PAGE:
The ‘Patentese’ of Designer Babies

The ‘Patentese’ of Designer Babies

This piece has been authored by Jahnavi Bhuptani, Gujarat National Law University


The new wave of genetic technology development begets one of the most critical interconnections between scientific advancement and its consequent effects on the existing legal framework. Gene editing or genome editing, a type of genetic engineering, is a method of altering an organism’s DNA in a way that may involve adding, removing or altering the genetic material in the genome. A prominent method amongst the various developed approaches is CRISPR-Cas9 (Clustered Regularly Interspaced Short Palindromic Repeats). While the technological bounds of CRISPR may seem futuristic, it has immense potential to impact biology, medicine, agriculture, and most importantly, the future generations of humans.  

The Designer Baby

A designer baby is devised through an offshoot of germ-line editing, which involves modification of genes in the sperms and eggs at an early stage of the embryo itself. This kind of genome modification is inheritable, which means that the altered genes may pass down to future generations in addition to the offspring produced by the process. To replace a gene variant that has one type of effect with another known variant that has a different effect is the basic goal of germ-line editing, which involves altering a sequence of DNA in an embryo. Theoretically, a designer baby would be free of genetic disorders like thalassemia, cystic fibrosis, and a wide range of other disorders. In the current world, the discourse surrounding CRISPR- Cas9 has taken a turn towards the novel concept of ‘designer babies’- a technology that allows parents to have the option to pick and choose traits for their future children in order to create the best possible genetic version of them.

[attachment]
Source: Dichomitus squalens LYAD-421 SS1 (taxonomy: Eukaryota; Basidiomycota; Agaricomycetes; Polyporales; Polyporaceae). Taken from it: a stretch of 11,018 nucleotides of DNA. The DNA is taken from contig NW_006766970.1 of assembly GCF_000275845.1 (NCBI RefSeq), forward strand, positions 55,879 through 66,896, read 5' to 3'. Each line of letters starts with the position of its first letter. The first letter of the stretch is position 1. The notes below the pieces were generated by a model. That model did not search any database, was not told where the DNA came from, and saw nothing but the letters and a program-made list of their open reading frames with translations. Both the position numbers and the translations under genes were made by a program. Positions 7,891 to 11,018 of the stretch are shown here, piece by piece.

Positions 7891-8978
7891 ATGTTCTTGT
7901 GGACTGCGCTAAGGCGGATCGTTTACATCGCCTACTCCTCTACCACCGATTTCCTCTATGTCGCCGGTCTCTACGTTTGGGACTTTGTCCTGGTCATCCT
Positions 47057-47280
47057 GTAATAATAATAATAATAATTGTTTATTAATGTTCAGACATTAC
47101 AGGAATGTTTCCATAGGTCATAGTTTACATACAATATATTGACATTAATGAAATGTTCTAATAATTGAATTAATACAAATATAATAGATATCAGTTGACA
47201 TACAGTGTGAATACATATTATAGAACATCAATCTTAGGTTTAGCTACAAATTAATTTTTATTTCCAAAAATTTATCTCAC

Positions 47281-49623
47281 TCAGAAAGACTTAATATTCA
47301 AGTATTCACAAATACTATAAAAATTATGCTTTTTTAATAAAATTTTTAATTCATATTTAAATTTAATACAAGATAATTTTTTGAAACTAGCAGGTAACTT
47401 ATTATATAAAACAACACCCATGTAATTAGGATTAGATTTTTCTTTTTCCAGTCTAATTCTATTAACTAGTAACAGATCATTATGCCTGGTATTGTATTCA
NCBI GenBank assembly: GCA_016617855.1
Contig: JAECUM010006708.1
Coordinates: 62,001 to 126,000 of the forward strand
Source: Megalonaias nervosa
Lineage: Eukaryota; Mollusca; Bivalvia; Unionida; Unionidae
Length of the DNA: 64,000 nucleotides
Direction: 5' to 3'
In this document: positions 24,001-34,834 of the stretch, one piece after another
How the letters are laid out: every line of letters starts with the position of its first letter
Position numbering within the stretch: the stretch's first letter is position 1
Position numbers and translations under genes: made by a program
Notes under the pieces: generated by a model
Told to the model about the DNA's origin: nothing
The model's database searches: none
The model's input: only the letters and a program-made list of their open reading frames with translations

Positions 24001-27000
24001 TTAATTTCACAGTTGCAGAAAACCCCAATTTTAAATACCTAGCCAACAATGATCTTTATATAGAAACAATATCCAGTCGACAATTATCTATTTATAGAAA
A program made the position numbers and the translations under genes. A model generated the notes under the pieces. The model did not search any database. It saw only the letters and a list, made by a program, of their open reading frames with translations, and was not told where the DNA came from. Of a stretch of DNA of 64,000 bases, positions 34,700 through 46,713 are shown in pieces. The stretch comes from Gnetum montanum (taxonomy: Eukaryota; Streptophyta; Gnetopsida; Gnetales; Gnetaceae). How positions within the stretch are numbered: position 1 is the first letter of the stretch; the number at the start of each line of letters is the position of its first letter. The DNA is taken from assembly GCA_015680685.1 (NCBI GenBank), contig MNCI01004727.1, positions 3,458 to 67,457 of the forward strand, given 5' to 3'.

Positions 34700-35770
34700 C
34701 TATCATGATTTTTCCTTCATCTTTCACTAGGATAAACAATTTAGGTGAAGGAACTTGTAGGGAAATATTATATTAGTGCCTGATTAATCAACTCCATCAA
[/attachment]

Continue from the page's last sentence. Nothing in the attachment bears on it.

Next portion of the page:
The Patency Quandary

Gene and nucleic acid-based patents, in particular, have been at the centre of controversy in recent years around the world because genetic material and DNA are naturally occurring substances, and manipulating such substances to achieve the desired results poses a moral and legal quandary. Because DNA is a “product of nature” and not something made in a lab, the Supreme Court of the United States ruled that mere isolation of a gene’s sequence would not be sufficient to qualify for a patent. This decision was made in the case of the Association for Molecular Pathology v. Myriad Genetics, Inc. Hence, the Supreme Court of US (“SCOTUS”) held that since the gene isolated is already existing at a particular location, in a particular sequence, there is nothing new being done. However, this line of reasoning given by the  Court was made by creating a distinction between naturally occurring genes and synthetically created laboratory-made genes. It is a synthetic DNA which may be patented if not occurring naturally. A natural gene, on the other hand, is a consequence of nature itself and cannot be termed as intellectual property that has to be protected by virtue of the grant of a patent.

On the flipside, the regime of the European Union holds certain differences from that of the USA. In the EU, the Directives 98/44/EU which are the biotechnological regulatory Directives of the EU considered that mere discovery of sequencing of natural genes is not patentable. However, even though an element’s structure is similar to a natural element, it may still qualify as a patentable invention if it was extracted from the human body or created through a technical method, including the sequencing of a gene. Therefore, under the EU regulations, isolation can be patented while in the USA, isolation is not patentable. Due to the differences in the social, cultural, and religious norms observed in different continents, the legal anatomy with regard to subject of designer babies varies across the continents. The United Kingdom has one of the most unrigourous policies in this subject. UK allows licensed research initiatives involving embryos as long as the embryo is not held for longer than 14 days or placed inside a woman’s womb.